Au Pairs – Our Partners in Language Learning

I have briefly described my family’s experience with two of our au pairs in my posts about Crêpes and Language Teaching Tools for Babies (Tool #7). In those posts, I promised to elaborate more on the topic of au pairs at a later date. So, in the spirit of keeping my word, I will share with you one of the most valuable, enjoyable and long-lasting tools I have implemented in raising my children to be multilingual world citizens. This tool encompasses Passion, Partnerships and Planning (3 P’s from my Formula for Raising Bilingual Children)

Parents-to-be who are developing a language plan for their family as well as parents currently following a language plan and considering options to support the bilingual upbringing of their children may find this post of interest.

Au Pairs are young adults (male or female) who travel to other countries to join a family and offer their services as in-home child care providers.  In the USA, they typically stay for a minimum of one year in exchange for a stipend and a rich cultural exchange. In some cases, au pairs are not the sole child care provider, but as agencies advertise, “au pairs can be an extra set of hands” for stay-at-home parents. In my experience, au pairs have potential to be much, much more than merely “an extra set of hands.”

Welcoming au pairs into our family proved to be instrumental in our endeavor to shape our children into world citizens and nurture their love of languages.  Our au pairs (with the exception of one) spoke fluent English upon arrival and hailed from Brazil, Japan, Spain, Germany, Bolivia, Uzbekistan, and France. And some of them were trilingual. Both my husband and I, as well as our boys learned many intriguing facts about our au pairs’ respective countries, and our au pairs, in turn, discovered a great deal about the culture in the USA and about themselves during their stay.

Surfing tips from our Okinawan au pair!

Surfing tips from our Okinawan au pair!

Making a Spanish tortilla at home!

Making a Spanish tortilla at home!









How did Au Pairs help us further our goal of raising multilingual world citizens?

1. They shared a passion for languages and were genuinely interested in supporting our family’s goal of raising multilingual children.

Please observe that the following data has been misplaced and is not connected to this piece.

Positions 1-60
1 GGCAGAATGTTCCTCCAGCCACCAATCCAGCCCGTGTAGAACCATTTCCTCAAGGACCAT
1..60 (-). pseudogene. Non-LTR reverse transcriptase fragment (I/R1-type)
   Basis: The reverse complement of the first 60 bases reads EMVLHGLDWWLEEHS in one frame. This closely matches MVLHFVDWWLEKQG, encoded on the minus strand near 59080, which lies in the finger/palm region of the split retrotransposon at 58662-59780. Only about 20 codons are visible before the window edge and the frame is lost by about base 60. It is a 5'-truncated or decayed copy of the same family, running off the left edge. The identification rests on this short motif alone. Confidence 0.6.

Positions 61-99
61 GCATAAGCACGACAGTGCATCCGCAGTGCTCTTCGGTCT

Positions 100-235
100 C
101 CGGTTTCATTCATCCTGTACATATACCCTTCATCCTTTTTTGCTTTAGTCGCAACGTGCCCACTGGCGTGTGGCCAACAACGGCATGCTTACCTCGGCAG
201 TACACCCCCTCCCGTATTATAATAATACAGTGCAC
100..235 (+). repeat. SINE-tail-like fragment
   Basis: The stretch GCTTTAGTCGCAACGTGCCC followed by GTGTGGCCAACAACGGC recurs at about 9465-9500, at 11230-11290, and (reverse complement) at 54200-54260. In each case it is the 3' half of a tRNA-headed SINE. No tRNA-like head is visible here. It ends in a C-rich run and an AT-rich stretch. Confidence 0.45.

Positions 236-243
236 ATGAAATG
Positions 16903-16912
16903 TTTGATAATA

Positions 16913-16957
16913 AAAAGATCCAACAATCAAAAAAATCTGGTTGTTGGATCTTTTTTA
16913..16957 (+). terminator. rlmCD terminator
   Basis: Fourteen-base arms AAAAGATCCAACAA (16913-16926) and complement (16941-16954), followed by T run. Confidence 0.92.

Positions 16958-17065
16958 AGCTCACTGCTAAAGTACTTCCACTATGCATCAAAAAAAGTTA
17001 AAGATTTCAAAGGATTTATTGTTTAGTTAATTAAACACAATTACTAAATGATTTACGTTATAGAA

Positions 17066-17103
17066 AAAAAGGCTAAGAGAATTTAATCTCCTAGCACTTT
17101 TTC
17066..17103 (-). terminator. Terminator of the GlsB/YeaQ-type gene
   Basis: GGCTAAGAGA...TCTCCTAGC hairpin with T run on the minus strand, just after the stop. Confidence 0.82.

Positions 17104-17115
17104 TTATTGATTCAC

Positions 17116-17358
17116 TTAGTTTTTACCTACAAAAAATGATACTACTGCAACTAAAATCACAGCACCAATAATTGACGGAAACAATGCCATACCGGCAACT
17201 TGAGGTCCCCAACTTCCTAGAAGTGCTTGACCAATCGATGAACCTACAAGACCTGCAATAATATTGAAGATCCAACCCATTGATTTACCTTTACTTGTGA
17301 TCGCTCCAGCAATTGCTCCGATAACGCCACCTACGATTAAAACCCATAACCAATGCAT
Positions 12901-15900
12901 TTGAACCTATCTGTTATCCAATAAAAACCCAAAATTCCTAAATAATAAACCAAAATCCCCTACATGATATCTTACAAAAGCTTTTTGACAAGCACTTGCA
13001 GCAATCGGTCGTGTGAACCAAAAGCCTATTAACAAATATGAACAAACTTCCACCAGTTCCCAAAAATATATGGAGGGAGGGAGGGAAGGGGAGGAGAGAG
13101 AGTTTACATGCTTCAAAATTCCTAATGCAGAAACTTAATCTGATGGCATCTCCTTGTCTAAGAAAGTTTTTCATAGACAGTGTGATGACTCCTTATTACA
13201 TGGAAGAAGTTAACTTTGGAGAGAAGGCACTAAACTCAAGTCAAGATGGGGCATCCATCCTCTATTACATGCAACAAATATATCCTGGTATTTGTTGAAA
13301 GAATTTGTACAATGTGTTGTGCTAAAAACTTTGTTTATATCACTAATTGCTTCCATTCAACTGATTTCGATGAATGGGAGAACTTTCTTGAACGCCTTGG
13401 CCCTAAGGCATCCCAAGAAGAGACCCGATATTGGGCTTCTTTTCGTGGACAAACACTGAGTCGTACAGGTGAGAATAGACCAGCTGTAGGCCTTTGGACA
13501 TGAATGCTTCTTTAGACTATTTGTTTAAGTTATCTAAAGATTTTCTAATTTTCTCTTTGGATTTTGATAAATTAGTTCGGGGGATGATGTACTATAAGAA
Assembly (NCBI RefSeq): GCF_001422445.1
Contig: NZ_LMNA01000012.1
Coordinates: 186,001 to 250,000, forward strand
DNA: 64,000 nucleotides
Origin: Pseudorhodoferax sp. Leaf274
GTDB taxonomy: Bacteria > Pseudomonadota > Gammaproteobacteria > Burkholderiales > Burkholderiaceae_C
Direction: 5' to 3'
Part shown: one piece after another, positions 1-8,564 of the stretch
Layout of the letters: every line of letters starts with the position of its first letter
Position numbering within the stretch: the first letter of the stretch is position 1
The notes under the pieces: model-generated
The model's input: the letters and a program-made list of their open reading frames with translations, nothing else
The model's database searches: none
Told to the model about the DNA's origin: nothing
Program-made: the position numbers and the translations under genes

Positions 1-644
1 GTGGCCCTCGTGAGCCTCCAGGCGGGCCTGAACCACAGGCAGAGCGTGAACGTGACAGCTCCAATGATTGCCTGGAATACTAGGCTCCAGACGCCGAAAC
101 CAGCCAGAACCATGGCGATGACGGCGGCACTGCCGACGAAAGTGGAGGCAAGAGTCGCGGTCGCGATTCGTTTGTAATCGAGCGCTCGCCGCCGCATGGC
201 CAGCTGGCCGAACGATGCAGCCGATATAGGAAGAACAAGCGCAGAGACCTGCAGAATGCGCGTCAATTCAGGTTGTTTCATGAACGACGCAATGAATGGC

2. They partnered with us and proactively planned activities that exposed our children to other languages and cultures.

3. They helped develop our boys’ palate and piqued their interest in tasting different foods by sharing their culinary traditions.

4. They were young, fun-loving role models for our children who saw in them a genuine interest in studying languages and their desire to learn about other cultures.

5. They embodied world citizenship, and to this day continue to influence our boys and help shape them into world citizens.

Thanks to Brazil's flag and this awesome T-Shirt, his favorite color has been green!

Thanks to Brazil’s flag and this awesome T-Shirt, his favorite color is green!

Some Fun Tidbits About Our Au Pairs:

1. Our Brazilian au pair started taking an on-line German class to keep up with my son’s German language acquisition and ultimately traveled to Germany, staying for a year and becoming fluent in German!

2. Our Spanish au pair had used Muzzy to complement her English studies as a child (20 years ago) and loved that she knew the characters, the plot and the songs and could join right in with my boys when they watched it in Spanish!

3.  Our Japanese au pair, who was an avid basketball player in Japan, introduced our boys to basketball and taught them everything they know!



To learn more about how to leverage the Cultural Exchange and Language features of the au pair experience, please visit the Consulting and Coaching tab of my blog and submit your request for a complimentary consultation about Au Pairs.




Leave a Reply

Fill in your details below or click an icon to log in: Logo

You are commenting using your account. Log Out /  Change )

Google+ photo

You are commenting using your Google+ account. Log Out /  Change )

Twitter picture

You are commenting using your Twitter account. Log Out /  Change )

Facebook photo

You are commenting using your Facebook account. Log Out /  Change )


Connecting to %s